Moreover, it doesn’t require any financing and will make your business stand out from the competition in a positive way. This is especially so since cultural toxicity seems to be rampant throughout the corporate world with an average of 10% of employees in the large companies referring to at least one of its elements in the recent Glassdoor reviews.
In today’s post-pandemic world remote work option is simply the norm. What for some companies was a forced necessity during the Covid-19, now is basically an expected policy for every organization. In fact, employee feedback inevitably points to the fact that remote work boosts retention as 42% of remote employees claimed that if their current employer requests their return to the office they will essentially quit.
In that sense, no wonder then that remote work opportunity is 1.5 times more predictive of employee retention than compensation.
Hence if a firm does not yet offer work from home, it will inevitably negatively stand out from the competition. Remember, since the remote work option is so ubiquitous, it’s no longer a perk, but a must-have on your policy list.
Remote work does actually financially benefit both the employee and the employer.
First of all, it presents substantial savings in terms of time and money. During the time of rising gas prices cutting out the commute can amount to measurable financial benefits. Employees, who work remotely, may also choose to relocate to a comparably more economical area, saving even more of his or her paycheck.
Helping to combat the rising costs of living in this way may be a serious alternative to a simple salary rise. Stephanie Naznitsky confirms that often “the conversation begins with starting salary and sign-on bonuses, but [she’s] seen companies get creative in order to help their workers and overall retain top talent.”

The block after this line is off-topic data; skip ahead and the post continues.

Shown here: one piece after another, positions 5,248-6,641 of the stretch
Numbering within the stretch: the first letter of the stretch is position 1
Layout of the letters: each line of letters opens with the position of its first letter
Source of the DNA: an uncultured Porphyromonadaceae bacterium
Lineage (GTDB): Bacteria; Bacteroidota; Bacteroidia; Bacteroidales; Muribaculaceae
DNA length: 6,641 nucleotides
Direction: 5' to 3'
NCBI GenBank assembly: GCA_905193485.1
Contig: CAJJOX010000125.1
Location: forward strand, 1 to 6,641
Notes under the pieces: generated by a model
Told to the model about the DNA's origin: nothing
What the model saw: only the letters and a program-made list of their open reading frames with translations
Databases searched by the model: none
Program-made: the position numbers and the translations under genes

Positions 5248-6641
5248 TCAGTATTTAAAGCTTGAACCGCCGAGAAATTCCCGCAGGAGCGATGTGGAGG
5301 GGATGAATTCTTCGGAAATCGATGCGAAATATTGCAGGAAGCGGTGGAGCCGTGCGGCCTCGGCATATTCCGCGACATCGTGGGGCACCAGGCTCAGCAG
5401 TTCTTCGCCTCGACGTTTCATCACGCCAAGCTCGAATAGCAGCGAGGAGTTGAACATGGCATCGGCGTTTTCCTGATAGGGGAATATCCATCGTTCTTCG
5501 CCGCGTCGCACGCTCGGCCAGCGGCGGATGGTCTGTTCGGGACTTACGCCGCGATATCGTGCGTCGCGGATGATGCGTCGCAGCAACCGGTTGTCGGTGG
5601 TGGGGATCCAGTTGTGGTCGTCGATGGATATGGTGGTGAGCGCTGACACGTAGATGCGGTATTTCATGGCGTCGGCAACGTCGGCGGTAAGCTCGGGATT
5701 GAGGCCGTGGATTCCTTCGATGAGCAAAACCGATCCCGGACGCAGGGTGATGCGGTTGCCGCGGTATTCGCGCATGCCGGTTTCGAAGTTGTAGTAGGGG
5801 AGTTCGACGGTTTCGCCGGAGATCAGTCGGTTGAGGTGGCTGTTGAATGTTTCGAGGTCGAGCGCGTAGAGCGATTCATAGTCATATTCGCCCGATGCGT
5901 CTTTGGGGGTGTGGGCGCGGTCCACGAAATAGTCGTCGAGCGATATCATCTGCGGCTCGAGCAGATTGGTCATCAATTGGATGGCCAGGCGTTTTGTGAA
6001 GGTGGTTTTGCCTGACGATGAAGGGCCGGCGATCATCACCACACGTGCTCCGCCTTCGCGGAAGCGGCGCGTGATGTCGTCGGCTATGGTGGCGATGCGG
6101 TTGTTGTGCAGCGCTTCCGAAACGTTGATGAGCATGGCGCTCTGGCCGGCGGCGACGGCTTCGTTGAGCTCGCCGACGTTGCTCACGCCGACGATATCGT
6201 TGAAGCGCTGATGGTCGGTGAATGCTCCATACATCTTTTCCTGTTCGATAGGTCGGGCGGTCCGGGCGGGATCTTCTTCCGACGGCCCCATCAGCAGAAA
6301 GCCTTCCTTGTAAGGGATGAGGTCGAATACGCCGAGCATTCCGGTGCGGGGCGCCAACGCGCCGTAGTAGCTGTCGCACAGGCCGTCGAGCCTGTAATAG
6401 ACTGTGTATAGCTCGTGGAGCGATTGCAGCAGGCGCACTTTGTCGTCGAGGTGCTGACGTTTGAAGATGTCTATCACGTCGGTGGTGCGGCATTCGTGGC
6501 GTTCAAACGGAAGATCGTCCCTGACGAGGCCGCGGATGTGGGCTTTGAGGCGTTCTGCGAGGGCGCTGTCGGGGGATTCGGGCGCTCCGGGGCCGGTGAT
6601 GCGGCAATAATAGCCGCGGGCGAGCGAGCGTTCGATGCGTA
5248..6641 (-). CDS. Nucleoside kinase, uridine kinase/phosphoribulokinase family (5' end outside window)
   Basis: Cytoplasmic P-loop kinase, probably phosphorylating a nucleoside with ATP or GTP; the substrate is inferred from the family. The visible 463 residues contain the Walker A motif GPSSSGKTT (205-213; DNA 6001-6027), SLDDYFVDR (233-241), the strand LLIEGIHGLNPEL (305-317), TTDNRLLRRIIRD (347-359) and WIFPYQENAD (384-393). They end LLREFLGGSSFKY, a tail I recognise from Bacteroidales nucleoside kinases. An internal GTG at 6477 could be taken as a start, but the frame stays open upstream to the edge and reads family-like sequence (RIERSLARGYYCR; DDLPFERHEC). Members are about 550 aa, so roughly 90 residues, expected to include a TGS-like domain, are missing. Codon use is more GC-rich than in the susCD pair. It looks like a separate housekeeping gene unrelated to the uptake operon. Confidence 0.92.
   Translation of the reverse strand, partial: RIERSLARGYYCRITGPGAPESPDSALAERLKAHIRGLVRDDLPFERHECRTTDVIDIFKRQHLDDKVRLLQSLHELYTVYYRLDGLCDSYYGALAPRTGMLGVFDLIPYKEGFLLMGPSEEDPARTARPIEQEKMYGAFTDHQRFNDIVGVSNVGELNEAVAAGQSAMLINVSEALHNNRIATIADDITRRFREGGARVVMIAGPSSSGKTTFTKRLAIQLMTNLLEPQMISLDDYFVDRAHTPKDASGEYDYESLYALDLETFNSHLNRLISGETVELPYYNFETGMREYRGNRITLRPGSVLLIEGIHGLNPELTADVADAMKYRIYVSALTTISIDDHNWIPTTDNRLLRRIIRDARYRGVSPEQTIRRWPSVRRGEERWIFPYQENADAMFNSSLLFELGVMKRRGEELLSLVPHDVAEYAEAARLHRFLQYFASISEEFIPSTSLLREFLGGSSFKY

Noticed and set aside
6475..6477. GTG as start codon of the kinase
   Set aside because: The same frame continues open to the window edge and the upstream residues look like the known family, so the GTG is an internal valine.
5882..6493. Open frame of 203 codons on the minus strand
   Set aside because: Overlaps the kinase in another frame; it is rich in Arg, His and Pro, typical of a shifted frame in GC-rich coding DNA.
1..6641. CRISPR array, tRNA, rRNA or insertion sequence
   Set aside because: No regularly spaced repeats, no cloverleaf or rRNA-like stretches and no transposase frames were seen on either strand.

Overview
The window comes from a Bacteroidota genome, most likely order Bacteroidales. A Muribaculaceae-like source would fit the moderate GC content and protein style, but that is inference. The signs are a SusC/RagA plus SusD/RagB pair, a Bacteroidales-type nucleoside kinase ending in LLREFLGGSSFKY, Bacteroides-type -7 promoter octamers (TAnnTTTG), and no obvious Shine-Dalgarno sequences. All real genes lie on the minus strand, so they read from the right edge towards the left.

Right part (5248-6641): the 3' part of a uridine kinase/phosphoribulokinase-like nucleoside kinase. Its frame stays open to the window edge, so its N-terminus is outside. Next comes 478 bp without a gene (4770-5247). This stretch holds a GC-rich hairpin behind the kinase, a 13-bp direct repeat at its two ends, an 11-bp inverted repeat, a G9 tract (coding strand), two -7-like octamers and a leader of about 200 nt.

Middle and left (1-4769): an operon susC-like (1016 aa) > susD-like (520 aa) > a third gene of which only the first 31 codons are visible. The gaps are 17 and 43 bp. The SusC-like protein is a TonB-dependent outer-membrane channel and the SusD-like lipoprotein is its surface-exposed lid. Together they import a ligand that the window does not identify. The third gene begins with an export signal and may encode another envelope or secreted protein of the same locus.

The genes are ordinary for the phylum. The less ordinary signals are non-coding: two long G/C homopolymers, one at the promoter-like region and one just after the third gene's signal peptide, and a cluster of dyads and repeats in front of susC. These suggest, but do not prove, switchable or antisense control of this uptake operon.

In fact, the employees clearly see the financial benefit, as 49% of surveyed workers listed cost savings as the number one benefit of working from home.
Furthermore, companies also benefit from offering remote work options. Cutting down on real estate and office space maintenance will positively affect every organization's budget, especially during the skyrocketing inflation.
In addition, working from home allows the employer to tap into a much larger pool of top talent, at least somewhat alleviating the issues with labor shortage.
And if the fully remote option is not for your business try other HR trends such as hybrid or flexible work model instead.
Nearly 77% of employees, in that 84% of millennials, experienced job satisfaction loss leading to a burnout at their current job, as reported by Deloitte’s survey of 1000 US workers. Nearly half of them have quit specifically for that reason. A large majority also believes their current employer is not doing enough to alleviate those symptoms.
One of the surprisingly effective employee retention strategies in which employers may prevent burnout and at the same time boost retention rate is by offering lateral job opportunities.
In fact, the MIT researchers found that lateral professional development is 12 times more likely to improve employee retention than promotions. It turns out that a substantial group of professionals is not interested in climbing the corporate ladder and quite a few want to avoid managing others. These workers are simply looking for a change or trying something new.
Offering alternative opportunities without promotion may not only allow a change of pace or provide a fresh perspective but also increase employee engagement, job satisfaction, and expand the existing skillset. In this way, companies promote holistic and multi-directional employee development that ultimately will drive the organization’s success.